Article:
What types of pond pump are available?

There are many different types of pond pump but it’s all down to what you need the pump for and if there are any other parameters you need to consider. In short, there are four types. Pond filter pumps, Fountain pumps, combined pond pump and filters and water feature pumps

Pond filter pumps

A pond filter pump is designed primarily to deliver water to a filter to help keep the pool clean. In most cases they are designed to handle solids. They have a coarse strainer surrounding the motor which does not get blocked very easily and helps to deliver dirty water from the pond to the filter. 20 years ago most pond pumps had a fine strainer or even a foam prefilter, this was to protect the pump from anything that may harm it. The problem with this was that you had to clean the filter on the pump a lot more regularly than the pond filter.

Thankfully these days pond filter pumps have stronger motors that can easily handle solids, they deliver the dirtiest water from the pond to where it can be dealt with properly, inside the pond filter. As a result you do not have to keep taking the pond pump out of the pond to clean it.

Pond filter pumps can also be used to run waterfalls, cascades and have a number of different applications that just require a certain amount of water at a certain height. Pond filter pumps can also be further divided into submersible pumps, external pumps, mixed use pumps and low running cost pumps

Fountain pumps

Fountain pumps are designed to provide an attractive spray of water that adds oxygen to the pond and also an attractive centre piece. Most fountain heads have very fine holes in them so they can get blocked up quite easily. For this reason the majority of fountain pumps have a fine strainer over them to prevent the fountain from getting blocked up.

If you are looking for a pump that provides water for a fountain but also provides a good flow to your filter, this can be difficult. Especially if you don’t want to keep taking the pump out every five minutes to clean it, or have to keep taking the fountain head apart. We often suggest having a separate filter pump and a separate fountain pump as the needs of the two are often so conflicting. There are some good pond pumps that manage to do the two jobs successfully such as the Oase Aquarius range.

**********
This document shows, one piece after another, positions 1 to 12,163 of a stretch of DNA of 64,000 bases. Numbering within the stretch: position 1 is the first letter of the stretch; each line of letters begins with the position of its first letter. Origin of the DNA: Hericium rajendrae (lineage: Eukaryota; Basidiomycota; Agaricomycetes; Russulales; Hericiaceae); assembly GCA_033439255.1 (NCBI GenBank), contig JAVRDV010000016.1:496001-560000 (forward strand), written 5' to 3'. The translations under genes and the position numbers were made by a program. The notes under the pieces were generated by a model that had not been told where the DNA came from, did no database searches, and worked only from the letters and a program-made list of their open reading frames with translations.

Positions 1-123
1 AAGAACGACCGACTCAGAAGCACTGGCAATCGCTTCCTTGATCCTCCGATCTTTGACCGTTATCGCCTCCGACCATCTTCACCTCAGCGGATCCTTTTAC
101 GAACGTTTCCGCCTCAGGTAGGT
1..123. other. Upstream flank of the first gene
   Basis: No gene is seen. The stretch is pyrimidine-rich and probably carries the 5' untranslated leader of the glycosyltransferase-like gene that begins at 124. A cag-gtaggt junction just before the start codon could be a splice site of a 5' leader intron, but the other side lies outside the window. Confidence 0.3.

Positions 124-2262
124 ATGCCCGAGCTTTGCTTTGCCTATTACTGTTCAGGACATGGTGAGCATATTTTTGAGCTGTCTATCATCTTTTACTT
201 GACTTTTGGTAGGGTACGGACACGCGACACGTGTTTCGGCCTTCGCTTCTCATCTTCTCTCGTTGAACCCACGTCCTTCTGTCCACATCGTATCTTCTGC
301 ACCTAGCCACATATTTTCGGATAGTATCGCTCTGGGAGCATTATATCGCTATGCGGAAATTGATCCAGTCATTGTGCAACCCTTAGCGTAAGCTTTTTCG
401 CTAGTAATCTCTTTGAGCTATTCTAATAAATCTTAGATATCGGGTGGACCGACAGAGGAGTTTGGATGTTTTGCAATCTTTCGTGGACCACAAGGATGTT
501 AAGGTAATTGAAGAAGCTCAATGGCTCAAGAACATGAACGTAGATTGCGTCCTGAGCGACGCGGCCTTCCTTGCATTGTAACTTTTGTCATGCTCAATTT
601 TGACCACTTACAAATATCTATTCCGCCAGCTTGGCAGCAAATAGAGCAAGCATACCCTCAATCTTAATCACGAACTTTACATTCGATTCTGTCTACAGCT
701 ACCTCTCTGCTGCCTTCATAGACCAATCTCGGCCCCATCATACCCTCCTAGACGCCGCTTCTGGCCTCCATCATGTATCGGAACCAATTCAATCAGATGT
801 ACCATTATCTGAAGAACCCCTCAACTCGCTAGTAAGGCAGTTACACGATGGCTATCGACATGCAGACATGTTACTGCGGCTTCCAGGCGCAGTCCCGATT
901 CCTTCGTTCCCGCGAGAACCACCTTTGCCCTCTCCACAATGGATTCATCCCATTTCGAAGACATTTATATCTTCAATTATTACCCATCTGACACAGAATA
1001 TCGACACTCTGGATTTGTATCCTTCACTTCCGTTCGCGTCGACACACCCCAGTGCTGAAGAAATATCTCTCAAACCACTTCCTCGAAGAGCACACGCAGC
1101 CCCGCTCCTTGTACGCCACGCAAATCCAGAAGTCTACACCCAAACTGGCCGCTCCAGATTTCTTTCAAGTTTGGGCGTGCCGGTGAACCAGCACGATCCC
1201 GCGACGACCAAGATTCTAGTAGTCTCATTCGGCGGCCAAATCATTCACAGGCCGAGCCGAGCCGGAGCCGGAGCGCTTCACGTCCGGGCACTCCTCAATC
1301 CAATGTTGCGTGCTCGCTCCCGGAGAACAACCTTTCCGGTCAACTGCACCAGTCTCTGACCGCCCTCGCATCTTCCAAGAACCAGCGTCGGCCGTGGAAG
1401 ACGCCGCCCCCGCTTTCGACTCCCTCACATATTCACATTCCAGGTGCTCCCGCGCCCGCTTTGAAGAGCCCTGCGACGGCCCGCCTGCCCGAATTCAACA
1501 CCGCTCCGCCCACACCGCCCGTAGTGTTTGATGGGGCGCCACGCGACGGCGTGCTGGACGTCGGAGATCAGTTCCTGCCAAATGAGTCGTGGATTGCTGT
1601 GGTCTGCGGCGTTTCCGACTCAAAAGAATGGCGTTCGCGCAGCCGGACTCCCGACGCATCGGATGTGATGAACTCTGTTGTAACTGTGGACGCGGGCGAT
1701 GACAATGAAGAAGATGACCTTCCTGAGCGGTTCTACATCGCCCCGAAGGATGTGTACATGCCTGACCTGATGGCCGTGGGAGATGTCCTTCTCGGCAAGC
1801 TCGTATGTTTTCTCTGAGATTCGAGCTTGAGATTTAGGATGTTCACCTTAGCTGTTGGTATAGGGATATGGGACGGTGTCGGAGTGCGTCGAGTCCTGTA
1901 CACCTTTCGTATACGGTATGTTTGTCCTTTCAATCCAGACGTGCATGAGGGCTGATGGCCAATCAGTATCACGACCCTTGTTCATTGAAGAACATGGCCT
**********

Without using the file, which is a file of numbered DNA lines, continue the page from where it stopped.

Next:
Combined Pond pump and filters

These are becoming very popular as you have one piece of equipment sitting in the pond which pumps water, filters the water and has a UV to kill Algae. They have one mains cable and are often very economical to run. The down side is that they are really only for smaller ponds and that you have to take the unit out of the pond to clean it. But on the whole , as long as you choose the correct one for your size of pond the work very well and are probably one of the most convenient ways of supplying a pump and filter for your pond.

Water feature pumps

Self-contained water features also need a pump to drive the water around. Water feature pumps tend to differ from others in that they have a very limited intake filter and are extremely small. They still have a reasonable amount of power but are designed to fit into small spaces. They are not generally designed to be placed directly into the pond, but a self-contained water feature does not often suffer from the same amount of debris as a pond so there is no need for too much filtration. The Oase aquarius universal pumps are very good at this role and are used frequently in water feature displays.

How do I install a pond pump?

Submersible pond pumps are easy to install. They can be placed directly into the pond and in nearly all cases come with 10 meters of cable. You need to wire this cable into a weather proof junction box or via a plug in RCD. The cable can be buried either in some old hose pipe or some electrical conduit. The cable itself is completely waterproof and the above precautions are only suggestions to make sure the cable does not get punctured by a spade or fork in future years.

A submersible pond pump needs to be placed ideally at the deepest part of the pond. You should make sure that you use hose clips or jubilee clips to secure any hoses to the pond pump or pond filter and it’s also a good idea to attach a piece of string to the pump so you can raise it without having to pull on the mains cable.